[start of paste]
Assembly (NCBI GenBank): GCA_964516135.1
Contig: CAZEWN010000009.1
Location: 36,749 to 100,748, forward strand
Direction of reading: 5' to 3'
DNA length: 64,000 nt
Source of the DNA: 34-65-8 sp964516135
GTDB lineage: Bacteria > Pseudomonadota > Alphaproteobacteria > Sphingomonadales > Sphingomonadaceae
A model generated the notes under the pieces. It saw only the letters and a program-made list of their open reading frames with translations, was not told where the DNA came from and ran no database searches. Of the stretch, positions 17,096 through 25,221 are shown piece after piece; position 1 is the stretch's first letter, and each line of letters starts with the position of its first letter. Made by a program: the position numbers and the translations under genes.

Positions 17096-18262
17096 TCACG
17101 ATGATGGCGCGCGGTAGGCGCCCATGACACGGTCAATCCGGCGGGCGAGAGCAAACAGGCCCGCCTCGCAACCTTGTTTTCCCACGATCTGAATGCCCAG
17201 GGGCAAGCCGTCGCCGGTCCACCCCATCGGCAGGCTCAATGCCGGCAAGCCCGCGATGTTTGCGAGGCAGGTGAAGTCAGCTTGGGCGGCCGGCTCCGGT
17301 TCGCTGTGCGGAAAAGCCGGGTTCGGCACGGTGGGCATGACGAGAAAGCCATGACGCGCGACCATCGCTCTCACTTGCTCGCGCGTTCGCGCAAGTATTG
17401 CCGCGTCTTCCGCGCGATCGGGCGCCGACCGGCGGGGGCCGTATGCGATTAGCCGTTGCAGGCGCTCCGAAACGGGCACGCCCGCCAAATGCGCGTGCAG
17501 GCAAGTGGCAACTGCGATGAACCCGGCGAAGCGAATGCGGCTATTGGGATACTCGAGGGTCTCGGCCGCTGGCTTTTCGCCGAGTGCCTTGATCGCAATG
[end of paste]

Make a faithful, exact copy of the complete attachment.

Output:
Assembly (NCBI GenBank): GCA_964516135.1
Contig: CAZEWN010000009.1
Location: 36,749 to 100,748, forward strand
Direction of reading: 5' to 3'
DNA length: 64,000 nt
Source of the DNA: 34-65-8 sp964516135
GTDB lineage: Bacteria > Pseudomonadota > Alphaproteobacteria > Sphingomonadales > Sphingomonadaceae
A model generated the notes under the pieces. It saw only the letters and a program-made list of their open reading frames with translations, was not told where the DNA came from and ran no database searches. Of the stretch, positions 17,096 through 25,221 are shown piece after piece; position 1 is the stretch's first letter, and each line of letters starts with the position of its first letter. Made by a program: the position numbers and the translations under genes.

Positions 17096-18262
17096 TCACG
17101 ATGATGGCGCGCGGTAGGCGCCCATGACACGGTCAATCCGGCGGGCGAGAGCAAACAGGCCCGCCTCGCAACCTTGTTTTCCCACGATCTGAATGCCCAG
17201 GGGCAAGCCGTCGCCGGTCCACCCCATCGGCAGGCTCAATGCCGGCAAGCCCGCGATGTTTGCGAGGCAGGTGAAGTCAGCTTGGGCGGCCGGCTCCGGT
17301 TCGCTGTGCGGAAAAGCCGGGTTCGGCACGGTGGGCATGACGAGAAAGCCATGACGCGCGACCATCGCTCTCACTTGCTCGCGCGTTCGCGCAAGTATTG
17401 CCGCGTCTTCCGCGCGATCGGGCGCCGACCGGCGGGGGCCGTATGCGATTAGCCGTTGCAGGCGCTCCGAAACGGGCACGCCCGCCAAATGCGCGTGCAG
17501 GCAAGTGGCAACTGCGATGAACCCGGCGAAGCGAATGCGGCTATTGGGATACTCGAGGGTCTCGGCCGCTGGCTTTTCGCCGAGTGCCTTGATCGCAATG